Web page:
Originally Posted by Gumby
Couldn't you just wire in an appropriately sized resistor if you were worried about the current?
An incandescent bulb is not a linear resistance. It is a low resistance when cold, and increases in resistance when hot. They are sometimes used as current limiters.
Since this incandescent bulb is in series with the UV, it might be part of the design to provide a high in-rush current for the first fraction of a second to start the UV bulb and then limit the current once the UV 'fires'.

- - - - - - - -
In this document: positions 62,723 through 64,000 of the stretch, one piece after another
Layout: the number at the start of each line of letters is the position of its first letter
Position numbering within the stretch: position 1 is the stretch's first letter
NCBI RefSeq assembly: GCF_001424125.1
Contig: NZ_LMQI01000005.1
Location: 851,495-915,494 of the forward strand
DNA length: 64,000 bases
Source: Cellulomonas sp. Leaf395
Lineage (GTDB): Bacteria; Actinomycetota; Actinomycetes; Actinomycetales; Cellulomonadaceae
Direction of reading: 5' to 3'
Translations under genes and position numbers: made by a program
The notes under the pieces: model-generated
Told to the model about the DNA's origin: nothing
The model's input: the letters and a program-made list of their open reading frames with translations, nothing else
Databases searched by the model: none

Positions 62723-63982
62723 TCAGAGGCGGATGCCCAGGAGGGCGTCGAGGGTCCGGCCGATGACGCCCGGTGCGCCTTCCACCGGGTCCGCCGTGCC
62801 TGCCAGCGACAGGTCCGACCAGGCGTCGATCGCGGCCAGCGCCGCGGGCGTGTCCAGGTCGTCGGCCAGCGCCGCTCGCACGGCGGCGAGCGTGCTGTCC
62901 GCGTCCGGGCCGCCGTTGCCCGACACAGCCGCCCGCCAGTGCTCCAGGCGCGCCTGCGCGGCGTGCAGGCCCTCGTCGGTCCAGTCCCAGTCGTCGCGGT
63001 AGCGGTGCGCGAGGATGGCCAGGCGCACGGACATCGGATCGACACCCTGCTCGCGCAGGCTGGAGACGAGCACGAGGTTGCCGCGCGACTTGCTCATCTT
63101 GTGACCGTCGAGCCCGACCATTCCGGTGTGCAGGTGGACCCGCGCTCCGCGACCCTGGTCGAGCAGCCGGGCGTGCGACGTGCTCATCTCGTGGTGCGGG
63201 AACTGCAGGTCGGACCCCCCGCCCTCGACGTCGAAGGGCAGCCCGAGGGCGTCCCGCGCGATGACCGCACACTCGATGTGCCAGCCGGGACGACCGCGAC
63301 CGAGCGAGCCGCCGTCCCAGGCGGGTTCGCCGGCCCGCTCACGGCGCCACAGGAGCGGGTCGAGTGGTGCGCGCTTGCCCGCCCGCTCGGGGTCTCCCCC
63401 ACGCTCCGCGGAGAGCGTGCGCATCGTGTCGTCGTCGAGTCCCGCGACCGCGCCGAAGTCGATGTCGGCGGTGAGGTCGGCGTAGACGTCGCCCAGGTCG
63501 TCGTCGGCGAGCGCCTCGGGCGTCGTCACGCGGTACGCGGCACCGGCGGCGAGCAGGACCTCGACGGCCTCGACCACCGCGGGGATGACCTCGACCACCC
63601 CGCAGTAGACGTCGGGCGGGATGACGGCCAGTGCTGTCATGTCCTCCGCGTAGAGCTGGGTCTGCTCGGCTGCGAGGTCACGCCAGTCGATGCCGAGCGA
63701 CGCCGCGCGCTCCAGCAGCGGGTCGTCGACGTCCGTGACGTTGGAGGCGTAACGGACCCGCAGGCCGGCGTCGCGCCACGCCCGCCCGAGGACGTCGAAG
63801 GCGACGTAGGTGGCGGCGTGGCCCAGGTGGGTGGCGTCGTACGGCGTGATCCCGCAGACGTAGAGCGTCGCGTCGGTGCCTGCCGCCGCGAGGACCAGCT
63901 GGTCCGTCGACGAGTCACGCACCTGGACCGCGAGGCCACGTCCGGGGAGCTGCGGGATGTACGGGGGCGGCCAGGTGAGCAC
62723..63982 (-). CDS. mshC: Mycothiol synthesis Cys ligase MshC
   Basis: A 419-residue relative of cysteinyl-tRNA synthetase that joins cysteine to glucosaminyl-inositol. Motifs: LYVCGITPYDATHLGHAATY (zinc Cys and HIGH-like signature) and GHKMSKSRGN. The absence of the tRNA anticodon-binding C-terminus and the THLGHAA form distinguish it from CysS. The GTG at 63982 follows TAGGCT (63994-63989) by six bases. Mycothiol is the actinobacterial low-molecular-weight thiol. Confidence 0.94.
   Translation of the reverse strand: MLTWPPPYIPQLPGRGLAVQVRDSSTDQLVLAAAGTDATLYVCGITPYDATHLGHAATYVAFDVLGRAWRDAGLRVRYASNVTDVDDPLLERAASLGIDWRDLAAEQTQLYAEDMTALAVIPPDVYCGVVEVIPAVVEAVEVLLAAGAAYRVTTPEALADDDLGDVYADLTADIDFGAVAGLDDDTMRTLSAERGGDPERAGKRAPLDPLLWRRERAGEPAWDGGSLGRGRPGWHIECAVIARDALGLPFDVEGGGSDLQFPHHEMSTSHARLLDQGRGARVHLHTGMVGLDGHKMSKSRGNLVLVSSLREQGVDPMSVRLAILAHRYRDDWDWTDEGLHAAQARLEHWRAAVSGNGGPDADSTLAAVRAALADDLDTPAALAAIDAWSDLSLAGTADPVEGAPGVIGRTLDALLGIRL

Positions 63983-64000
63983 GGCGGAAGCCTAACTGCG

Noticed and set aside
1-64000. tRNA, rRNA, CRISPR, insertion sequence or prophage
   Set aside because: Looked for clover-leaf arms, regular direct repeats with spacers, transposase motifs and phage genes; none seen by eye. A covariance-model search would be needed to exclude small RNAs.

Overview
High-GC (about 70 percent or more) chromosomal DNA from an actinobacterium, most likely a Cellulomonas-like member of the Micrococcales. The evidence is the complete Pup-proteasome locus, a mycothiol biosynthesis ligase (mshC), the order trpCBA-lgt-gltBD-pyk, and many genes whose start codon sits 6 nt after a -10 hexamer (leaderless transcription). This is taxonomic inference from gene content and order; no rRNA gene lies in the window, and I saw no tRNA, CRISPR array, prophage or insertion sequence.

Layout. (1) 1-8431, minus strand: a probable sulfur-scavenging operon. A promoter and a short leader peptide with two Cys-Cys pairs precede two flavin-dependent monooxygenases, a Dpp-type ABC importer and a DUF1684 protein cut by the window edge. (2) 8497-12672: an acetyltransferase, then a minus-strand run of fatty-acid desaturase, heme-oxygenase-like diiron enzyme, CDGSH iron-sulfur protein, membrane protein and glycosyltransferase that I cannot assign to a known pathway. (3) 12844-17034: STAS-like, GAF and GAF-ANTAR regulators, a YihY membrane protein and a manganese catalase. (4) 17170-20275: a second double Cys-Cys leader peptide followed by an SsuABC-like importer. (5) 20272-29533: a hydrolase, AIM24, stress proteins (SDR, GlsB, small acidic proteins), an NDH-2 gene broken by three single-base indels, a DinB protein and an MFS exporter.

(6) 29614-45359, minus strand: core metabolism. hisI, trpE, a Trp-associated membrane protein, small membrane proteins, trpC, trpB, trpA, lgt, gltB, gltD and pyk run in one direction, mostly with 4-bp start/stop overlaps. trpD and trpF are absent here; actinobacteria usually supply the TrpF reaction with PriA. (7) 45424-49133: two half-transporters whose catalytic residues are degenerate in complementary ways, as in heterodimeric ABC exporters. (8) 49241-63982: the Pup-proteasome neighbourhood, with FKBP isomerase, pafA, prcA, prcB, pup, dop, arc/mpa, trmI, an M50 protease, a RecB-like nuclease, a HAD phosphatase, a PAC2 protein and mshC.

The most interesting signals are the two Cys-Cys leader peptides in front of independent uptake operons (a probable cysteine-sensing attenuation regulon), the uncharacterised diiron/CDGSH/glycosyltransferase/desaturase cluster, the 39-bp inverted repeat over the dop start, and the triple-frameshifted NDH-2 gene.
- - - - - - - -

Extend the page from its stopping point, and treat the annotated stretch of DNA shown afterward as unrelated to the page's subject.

It's hard to say w/o more info, sometimes the wiring in series is done so you know if there is a fault or not ( which makes sense for this application ), but it could also be a current limiter for the UV bulb, if the ballast transformer isn't already providing all the current limiting.
Could you put the connectors on in such a way that you replace the UV bulb, and leave the rest of the circuit in place? I'm guessing that they are running the incandescent bulb at below it's rated current - it could have a life-span grater than your portfolio....